Judaism is the oldest monotheistic religion and Jerusalem has been its only holy site for over 3000 years. King Solomon's Temple in Jerusalem was destroyed by invading Babylonians, and rebuilt at the same site (known as the Temple Mount) about 2500 years ago. It was then destroyed again when the Romans conquered Judea about 2000 years ago, killing a million Jews. All Jews who value their heritage feel ties to Jerusalem and the holy land, where so many of their people struggled for the freedom to practice Judaism. At the same time, Jews believe that all people should be welcome there, regardless of faith.

Jerusalem is the eternal Jewish city, and a symbol of a future time of peace. Jerusalem is also the focal point of prayer of the Jews. When they pray, wherever they are, they face towards Jerusalem (Talmud, Berakhot 30a), with love and longing. The sentiment is aptly expressed in Psalm 137: "By the waters of Babylon, there we sat and wept as we remembered Zion....If I forget you, Jerusalem, let my right hand forget its wisdom."

For thousands of years we remembered our exile and prayed for its end. Now at least we can do so from "up close."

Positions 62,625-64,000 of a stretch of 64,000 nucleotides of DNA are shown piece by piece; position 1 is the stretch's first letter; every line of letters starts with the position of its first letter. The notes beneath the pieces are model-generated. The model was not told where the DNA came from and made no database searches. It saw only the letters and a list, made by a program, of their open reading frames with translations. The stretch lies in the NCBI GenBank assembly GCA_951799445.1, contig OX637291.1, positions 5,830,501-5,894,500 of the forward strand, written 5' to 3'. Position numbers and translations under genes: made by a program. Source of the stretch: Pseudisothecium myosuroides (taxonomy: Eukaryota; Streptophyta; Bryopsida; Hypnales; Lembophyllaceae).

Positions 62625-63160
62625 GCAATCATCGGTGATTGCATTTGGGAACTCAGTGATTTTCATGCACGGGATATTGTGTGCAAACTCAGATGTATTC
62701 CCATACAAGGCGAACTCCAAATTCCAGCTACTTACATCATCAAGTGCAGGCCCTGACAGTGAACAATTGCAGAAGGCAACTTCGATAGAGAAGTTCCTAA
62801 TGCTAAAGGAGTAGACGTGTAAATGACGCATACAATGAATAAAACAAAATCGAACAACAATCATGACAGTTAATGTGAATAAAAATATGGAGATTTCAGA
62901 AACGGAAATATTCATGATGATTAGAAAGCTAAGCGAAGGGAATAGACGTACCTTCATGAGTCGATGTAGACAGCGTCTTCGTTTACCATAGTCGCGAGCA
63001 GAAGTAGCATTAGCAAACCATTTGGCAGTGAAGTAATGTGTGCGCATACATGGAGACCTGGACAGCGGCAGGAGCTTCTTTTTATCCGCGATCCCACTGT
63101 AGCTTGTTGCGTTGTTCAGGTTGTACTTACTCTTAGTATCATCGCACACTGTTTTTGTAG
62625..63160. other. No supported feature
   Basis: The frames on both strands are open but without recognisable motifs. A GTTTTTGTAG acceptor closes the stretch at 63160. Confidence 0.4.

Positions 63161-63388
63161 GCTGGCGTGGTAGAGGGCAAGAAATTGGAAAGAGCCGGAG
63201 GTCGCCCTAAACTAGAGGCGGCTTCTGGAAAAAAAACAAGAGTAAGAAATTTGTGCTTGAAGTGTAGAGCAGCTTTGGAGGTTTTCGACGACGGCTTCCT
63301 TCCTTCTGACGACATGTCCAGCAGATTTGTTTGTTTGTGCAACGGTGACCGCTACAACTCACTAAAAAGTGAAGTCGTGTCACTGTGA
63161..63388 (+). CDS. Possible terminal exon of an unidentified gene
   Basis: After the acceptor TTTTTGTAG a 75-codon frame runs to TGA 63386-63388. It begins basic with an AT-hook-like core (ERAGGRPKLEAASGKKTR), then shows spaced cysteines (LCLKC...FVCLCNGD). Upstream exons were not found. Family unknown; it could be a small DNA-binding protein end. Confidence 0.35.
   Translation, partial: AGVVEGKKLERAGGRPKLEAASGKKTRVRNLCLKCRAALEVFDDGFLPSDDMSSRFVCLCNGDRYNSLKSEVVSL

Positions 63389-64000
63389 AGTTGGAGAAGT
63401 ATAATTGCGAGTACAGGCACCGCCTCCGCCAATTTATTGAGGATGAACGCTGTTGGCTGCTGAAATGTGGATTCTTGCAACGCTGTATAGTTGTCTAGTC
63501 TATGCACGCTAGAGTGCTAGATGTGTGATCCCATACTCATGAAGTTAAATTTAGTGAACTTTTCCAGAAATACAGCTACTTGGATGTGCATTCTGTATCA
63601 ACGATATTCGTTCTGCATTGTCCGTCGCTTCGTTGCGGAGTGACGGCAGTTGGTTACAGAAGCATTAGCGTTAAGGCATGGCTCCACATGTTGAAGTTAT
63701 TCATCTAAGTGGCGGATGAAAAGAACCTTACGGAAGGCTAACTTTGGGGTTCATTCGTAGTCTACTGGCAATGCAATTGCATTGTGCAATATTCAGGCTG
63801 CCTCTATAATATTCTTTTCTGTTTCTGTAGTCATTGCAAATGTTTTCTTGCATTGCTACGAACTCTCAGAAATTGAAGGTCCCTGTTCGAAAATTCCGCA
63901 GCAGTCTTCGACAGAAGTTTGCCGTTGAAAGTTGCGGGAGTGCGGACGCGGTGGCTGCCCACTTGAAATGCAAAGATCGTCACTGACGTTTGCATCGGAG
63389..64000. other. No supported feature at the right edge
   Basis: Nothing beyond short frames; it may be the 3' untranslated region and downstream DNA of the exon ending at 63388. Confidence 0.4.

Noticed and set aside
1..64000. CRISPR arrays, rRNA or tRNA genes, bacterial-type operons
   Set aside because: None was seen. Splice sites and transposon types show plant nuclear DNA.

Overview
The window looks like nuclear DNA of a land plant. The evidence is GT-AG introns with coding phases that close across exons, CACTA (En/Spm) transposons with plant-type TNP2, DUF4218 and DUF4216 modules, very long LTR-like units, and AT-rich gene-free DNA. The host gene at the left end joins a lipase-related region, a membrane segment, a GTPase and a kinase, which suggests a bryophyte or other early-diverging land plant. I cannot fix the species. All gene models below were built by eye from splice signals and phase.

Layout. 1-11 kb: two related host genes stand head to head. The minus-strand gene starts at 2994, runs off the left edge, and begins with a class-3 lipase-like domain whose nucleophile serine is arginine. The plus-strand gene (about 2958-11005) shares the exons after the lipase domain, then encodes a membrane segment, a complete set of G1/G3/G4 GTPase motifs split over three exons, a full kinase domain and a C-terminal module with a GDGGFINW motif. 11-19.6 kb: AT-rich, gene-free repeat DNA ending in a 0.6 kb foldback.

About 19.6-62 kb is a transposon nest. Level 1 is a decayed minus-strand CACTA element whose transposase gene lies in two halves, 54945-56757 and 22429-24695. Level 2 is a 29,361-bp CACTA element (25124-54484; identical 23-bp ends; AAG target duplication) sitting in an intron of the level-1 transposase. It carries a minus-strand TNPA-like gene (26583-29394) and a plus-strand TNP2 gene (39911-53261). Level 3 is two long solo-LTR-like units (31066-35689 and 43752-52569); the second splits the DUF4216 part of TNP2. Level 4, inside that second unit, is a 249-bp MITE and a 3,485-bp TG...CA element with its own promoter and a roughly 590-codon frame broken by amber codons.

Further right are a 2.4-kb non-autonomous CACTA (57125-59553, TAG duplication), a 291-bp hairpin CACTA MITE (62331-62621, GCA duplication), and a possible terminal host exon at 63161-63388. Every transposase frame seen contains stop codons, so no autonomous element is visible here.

See also:

Destruction and Diaspora

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December 14, 2015 3:46AM

General Information
Jews consider all of Israel to be holy land, but there are also specific places that they believe are additionally holy. There are four holy cities in the Land of Israel: Jerusalem, Hebron (in the Palestinian Territories), Safed, and Tiberius.

Western Wall and Temple Mount Complex
In Jerusalem is the holiest site of all: the Western Wall, or Kotel: the western retaining wall of the Second Temple. The Holy Temple itself (1 Kings ch.6-8), which stood in Jerusalem, was destroyed in the year 68 CE. However, contrary to popular perception, the Western (Wailing) Wall is not the most holy site in-and-of-itself. It is only part of the entire Temple Mount which is the actual most holy site in Judaism. Judaism anticipates a future rebuilding of a Third Temple as per the book of Ezekiel. As it is considered the interface between the spiritual and physical worlds, all Jewish prayers are directed there (Talmud, Berakhot 30a). If a Jew lives West of the Temple Mount, they face East when in prayer. If a Jew lives South of the Temple Mount, they face North when they pray. People come to the site to pray as well and it is an amazing experience to be there.

Four Main Holy Cities
In addition to the Western Wall and the Temple Mount Complex, there are numerous other Jewish holy sites in the four holy cities, listed below by city: